“You Never Know These Days”

This past Wednesday, before I began a day trip to Dallas to speak at a great church, I stopped in for a “quick” lunch at Luby’s Cafeteria—not my usual dining experience. As I sat down, I remembered why. The closest customer to my age was 40 years my senior. At the same time, I’m not too proud to eat at Luby’s. Everyone enjoys good food, and Luby’s certainly puts on a good spread. Even if you’re eating by yourself. At Luby’s Cafeteria. On a Wednesday. Judge not lest ye be judged.

As I was eating, I couldn’t help but overhear the conversation of the elderly gentleman and his 75 year-old protégé in the booth next to me. Not because I was eavesdropping—because he had more hear-n-aids that I had squash on my plate. Needless to say, his volume was certainly above average.

They were discussing the perils of our world, especially today’s problems which, according to him, make life so incredibly uncertain. He summarized their discussion with this adage before he stuffed his final fried fish into his mouth, “You never know these days.” I don’t know why, but that statement really got my mind thinking.

The gentleman was correct. We don’t know what’s going to happen; but his observation, even if it wasn’t parallel with his intention, was very off-base. Life has always been uncertain. We have never known what was going to happen. The uncertainty of life isn’t connected to the unfaithfulness of people or untruthfulness of society. Life is fragile. Time is fleeting. We’re always one bite or beat away from death. James, the brother of Jesus, says life is nothing more than a “mist” or “vapor” that appears for a while and then vanishes. (James 4:14) This coming from a man who lived two thousand years before us!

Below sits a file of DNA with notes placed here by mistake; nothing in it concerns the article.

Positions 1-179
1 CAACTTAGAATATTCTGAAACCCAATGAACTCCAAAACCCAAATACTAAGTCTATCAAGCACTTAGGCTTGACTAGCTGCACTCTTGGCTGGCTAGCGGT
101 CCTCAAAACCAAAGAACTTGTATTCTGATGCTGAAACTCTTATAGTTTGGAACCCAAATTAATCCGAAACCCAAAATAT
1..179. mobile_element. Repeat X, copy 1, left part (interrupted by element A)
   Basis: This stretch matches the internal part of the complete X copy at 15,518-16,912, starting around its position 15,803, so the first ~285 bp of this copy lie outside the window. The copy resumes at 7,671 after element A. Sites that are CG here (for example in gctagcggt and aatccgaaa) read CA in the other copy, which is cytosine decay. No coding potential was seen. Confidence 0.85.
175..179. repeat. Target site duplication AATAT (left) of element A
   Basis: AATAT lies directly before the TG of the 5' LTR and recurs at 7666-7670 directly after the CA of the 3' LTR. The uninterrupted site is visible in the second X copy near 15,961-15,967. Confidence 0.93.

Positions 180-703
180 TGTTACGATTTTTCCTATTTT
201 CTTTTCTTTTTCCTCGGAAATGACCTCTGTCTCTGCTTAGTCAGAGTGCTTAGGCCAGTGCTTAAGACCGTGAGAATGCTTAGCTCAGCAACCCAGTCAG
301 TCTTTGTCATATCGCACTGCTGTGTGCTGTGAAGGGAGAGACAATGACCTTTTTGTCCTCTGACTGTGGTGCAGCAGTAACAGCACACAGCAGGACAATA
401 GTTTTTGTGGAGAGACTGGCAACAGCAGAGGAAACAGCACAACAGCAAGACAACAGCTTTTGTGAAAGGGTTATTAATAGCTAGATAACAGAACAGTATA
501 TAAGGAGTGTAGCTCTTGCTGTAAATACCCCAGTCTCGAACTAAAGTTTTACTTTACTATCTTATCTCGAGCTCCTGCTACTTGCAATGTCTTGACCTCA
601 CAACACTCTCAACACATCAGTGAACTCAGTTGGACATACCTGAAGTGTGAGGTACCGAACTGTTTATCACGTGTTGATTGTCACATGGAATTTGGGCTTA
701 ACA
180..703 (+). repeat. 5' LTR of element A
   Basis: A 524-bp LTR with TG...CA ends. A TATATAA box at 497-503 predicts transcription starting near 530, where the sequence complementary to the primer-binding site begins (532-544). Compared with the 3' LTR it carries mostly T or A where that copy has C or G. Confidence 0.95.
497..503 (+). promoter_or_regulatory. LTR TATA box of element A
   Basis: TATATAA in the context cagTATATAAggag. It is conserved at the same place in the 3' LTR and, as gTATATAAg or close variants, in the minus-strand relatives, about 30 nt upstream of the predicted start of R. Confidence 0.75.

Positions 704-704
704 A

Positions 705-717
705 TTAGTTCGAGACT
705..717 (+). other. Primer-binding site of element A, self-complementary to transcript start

Since life is so uncertain, what are you doing with yours? As a mist, what have you left undone, that you need to do, before you “fade” away?

  • Do you need to forgive someone you haven’t yet forgiven? If so, read Matthew 6:14-15 about what Jesus had to say about it. Don’t be surprised if it keeps you up at night.
  • Have you still not told your unbelieving friend about Jesus?
  • Have you made promises to God you haven’t fulfilled?
  • Have you put off obeying the gospel—being baptized for the forgiveness of your sins and gift of the Holy Spirit?
  • The list could go on and on.

Time is clicking away. Each day you take one step closer to the grave. As a “mist”, what have you left undone, that you need to do, before you “fade” away? Finish what you need to finish. Solve what you need to solve. Heal what you need to heal. For one day, it will be too late.

Jacob Hawk serves as the Pulpit Minister for Faith Village Church of Christ in Wichita Falls, Texas. He holds both bachelor and master’s degrees in Bible from Harding University in Searcy, Arkansas. He and his wife, Natalie, have three sons-Hayden, Hudson, and Hewitt.